When Song of America, a three-CD, 50-track journey through centuries worth of American music hits record stores in September, it comes with a stamp of approval—and an executive producer credit—from former U.S. Attorney General Janet Reno.
No, seriously. Reno, along with producer (and nephew-in-law) Ed Pettersen and Grammy-winning co-producer David Macias put together a bona fide, red-white-and-blue mix tape. Reno, a big fan of Johnny Cash, Tex Ritter, Mahalia Jackson, and Verdi, told Mother Jones that she stayed as far away as possible from the recording studio on this project. “I belong in the music studio even less than on the dance floor,” Reno joked via email. “But [these songs] can take your mind off of work or school and help you relax after a long day.”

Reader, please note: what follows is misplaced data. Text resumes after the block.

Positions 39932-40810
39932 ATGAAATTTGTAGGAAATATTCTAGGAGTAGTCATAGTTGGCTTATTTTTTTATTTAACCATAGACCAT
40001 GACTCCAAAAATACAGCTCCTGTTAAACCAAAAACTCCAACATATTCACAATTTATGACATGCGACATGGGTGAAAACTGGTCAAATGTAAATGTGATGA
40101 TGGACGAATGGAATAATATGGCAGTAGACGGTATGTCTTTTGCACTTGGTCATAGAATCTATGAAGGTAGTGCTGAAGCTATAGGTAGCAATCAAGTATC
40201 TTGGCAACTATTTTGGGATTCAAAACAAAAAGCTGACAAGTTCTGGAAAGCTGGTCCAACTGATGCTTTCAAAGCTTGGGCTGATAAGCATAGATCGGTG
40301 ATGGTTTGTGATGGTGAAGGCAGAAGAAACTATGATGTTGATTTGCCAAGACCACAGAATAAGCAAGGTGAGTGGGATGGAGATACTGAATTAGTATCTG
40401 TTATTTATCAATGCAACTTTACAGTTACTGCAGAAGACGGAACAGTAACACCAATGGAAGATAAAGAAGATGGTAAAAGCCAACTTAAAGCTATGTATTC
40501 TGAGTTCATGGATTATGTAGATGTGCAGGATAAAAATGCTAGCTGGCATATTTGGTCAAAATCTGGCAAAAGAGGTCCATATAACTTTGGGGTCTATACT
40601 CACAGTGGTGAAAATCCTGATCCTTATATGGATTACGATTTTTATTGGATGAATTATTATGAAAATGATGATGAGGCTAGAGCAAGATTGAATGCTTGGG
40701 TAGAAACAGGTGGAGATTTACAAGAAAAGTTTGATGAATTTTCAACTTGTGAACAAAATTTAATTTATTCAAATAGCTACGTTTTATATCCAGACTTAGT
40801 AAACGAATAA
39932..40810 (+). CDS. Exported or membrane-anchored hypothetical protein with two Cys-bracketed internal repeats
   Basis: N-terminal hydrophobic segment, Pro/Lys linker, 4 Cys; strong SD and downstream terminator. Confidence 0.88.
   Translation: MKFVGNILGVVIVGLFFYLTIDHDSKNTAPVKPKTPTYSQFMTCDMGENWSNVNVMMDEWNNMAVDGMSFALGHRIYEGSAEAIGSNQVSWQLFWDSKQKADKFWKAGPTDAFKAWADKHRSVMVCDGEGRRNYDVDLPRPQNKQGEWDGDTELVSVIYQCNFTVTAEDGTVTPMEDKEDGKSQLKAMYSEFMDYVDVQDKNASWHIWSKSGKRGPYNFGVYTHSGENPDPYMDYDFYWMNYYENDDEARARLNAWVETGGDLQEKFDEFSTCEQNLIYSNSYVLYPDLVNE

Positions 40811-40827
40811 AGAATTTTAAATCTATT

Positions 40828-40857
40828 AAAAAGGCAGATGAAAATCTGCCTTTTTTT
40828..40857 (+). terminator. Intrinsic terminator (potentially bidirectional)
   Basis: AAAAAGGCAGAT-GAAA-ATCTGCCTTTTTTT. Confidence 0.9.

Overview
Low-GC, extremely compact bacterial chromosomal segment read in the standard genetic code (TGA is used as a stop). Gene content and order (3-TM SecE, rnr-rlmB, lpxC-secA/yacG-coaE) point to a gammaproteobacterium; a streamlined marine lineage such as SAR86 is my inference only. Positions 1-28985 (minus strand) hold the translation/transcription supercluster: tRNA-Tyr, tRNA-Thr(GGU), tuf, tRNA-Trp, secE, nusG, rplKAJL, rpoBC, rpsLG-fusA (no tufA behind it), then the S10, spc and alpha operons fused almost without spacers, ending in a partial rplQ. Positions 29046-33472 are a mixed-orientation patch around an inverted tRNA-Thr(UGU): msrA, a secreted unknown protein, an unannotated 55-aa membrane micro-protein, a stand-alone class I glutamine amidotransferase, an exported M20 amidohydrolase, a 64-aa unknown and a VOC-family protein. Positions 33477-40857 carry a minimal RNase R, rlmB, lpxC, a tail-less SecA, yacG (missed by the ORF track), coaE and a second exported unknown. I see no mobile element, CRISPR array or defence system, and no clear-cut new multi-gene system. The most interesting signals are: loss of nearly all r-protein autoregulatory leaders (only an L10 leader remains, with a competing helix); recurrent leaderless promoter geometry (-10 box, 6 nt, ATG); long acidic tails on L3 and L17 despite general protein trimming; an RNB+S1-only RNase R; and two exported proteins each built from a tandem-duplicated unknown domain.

Be warned. This CD does not rock. It saunters. There are songs in here that I haven’t heard since elementary school. Or Sunday School. Or ever. The box set includes contemporary versions of songs like “Yankee Doodle,” “Trail of Tears,” “Battle Hymn of the Republic,” “Home on the Range,” and the World War II anthem “Over There” performed by the likes of Janis Ian, Marah, Martha Wainwright, Blind Boys of Alabama, Bettye LaVette, and Old Crow Medicine Show. Don’t worry, I’ve never heard of most of these performers either.
Reno wraps things up with some juicier tracks like “What’s Going On,” “I am Woman” and “Say it Loud, I’m Black and I’m Proud,” and concludes the disc with John Cougar Mellancamp’s rendition of “This Land is Your Land.” This predominantly country-folk compilation would seriously buzzkill any legitimate house party, but I wouldn’t be surprised if this thing is booming from speakers at the RNC and the DNC in 2008.